The unscientific proof that the U.S. auto industry has recovered
The U.S. auto industry and, by extension, Michigan’s economy are back on their feet again.
It’s official. At least it is by my personal measure.
Now you can monitor official government measures -- yes, the state’s unemployment rate is down. But I prefer QUACK, or Quasi-Arbitrary Commute and Kitchens Index, my own yardstick based on observation. Metro Detroiters can see a sharp change in our environment as the auto industry revives.
Stores and malls are crowded. People are actually buying stuff, too.
Restaurants are packed. Menu specials are more likely to be multicourse prix fixe deals than “all you can eat.” And on weekend nights, expect to wait for an open table.
There are more new cars and fewer junkers held together by duct tape and earnest wishes.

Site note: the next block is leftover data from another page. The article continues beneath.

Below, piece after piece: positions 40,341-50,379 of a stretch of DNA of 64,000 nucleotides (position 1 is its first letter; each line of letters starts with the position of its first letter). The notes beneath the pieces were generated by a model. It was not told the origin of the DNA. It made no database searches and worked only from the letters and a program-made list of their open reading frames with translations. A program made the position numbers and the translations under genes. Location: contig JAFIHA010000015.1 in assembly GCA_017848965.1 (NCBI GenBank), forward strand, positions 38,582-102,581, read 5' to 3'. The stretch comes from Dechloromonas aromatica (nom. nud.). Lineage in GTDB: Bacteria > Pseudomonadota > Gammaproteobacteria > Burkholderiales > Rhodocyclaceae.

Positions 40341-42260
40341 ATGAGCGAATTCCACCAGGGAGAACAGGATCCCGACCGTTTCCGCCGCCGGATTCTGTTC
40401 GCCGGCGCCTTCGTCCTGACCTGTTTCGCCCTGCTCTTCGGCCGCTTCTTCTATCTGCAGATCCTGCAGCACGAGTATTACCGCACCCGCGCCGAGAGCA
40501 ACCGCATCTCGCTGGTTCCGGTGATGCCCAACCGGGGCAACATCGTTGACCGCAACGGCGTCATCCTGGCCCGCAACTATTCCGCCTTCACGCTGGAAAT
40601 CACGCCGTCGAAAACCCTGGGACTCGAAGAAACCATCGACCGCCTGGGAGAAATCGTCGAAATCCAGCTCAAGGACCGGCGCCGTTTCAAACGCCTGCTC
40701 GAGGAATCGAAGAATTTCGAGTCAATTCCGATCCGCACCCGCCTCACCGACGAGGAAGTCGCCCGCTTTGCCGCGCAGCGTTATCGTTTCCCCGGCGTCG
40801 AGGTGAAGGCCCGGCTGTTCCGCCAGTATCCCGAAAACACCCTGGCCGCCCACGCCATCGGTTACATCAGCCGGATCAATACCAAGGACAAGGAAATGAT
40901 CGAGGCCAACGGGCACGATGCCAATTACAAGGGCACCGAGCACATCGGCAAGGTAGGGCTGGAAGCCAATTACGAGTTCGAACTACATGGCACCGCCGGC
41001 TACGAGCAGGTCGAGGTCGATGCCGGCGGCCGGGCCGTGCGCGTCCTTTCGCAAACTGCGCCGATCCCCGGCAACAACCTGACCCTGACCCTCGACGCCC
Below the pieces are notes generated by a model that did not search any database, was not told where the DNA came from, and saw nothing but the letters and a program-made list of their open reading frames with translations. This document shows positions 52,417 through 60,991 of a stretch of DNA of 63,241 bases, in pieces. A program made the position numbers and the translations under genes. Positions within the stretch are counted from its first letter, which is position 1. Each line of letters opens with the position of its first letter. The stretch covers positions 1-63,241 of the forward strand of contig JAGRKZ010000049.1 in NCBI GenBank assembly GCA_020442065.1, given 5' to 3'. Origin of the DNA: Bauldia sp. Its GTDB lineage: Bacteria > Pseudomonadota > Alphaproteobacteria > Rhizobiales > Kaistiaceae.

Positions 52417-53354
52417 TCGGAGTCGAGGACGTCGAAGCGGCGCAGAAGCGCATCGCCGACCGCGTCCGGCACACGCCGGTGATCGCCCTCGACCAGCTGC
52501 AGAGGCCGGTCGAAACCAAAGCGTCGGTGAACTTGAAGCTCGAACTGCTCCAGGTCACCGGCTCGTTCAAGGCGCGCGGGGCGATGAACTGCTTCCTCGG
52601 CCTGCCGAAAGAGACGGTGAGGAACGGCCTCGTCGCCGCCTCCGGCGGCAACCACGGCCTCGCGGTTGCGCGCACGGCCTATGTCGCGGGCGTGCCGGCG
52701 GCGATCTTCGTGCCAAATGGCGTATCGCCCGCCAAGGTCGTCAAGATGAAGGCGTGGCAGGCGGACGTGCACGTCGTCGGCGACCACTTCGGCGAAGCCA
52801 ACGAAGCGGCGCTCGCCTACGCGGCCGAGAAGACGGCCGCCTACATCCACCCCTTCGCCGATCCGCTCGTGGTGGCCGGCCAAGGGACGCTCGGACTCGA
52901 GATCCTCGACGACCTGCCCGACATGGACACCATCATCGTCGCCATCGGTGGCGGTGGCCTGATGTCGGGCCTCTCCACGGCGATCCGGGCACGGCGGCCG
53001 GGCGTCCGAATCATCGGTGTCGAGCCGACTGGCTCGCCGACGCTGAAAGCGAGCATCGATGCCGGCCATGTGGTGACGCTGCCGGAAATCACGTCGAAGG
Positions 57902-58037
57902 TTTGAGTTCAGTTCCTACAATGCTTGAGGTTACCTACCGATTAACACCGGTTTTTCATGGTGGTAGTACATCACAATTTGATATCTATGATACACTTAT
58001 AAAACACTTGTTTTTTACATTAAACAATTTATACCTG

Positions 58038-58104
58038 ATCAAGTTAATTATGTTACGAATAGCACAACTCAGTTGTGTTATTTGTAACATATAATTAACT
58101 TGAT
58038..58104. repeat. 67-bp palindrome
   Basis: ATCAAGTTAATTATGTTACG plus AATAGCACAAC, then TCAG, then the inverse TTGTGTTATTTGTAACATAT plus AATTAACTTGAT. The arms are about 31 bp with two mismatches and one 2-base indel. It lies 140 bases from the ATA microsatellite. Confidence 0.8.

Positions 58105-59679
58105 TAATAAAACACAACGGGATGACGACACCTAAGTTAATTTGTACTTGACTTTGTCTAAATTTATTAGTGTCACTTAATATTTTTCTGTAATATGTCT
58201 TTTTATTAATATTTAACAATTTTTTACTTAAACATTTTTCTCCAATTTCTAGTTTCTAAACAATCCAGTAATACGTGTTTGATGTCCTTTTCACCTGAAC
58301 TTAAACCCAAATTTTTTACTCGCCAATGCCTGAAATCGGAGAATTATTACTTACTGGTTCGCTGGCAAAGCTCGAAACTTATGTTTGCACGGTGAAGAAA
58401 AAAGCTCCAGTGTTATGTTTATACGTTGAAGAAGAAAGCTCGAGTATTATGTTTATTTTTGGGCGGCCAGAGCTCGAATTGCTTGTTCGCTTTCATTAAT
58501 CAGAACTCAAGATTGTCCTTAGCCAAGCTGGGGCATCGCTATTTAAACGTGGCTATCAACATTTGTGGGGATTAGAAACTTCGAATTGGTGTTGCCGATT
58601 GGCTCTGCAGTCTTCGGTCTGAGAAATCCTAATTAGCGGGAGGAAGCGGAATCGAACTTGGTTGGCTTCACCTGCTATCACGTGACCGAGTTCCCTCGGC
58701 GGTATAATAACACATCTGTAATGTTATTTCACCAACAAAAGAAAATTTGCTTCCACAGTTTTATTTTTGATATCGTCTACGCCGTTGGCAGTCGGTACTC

And, finally, commutes take more time, and rush hour lasts longer. Compared with 2009, my longish trip to work is about 15 minutes longer.
Now that’s always the surest sign that employment is rising. It’s exhilarating to watch, gratifying to see.
But there is a downside. Driving in Monday morning and hearing a radio report that General Motors is hiring 2,000 new employees in Michigan, my first thought was “wonderful.” My second? “Oh, I hope they’re not all on my route.”
You can reach Jesse Snyder at email@example.com.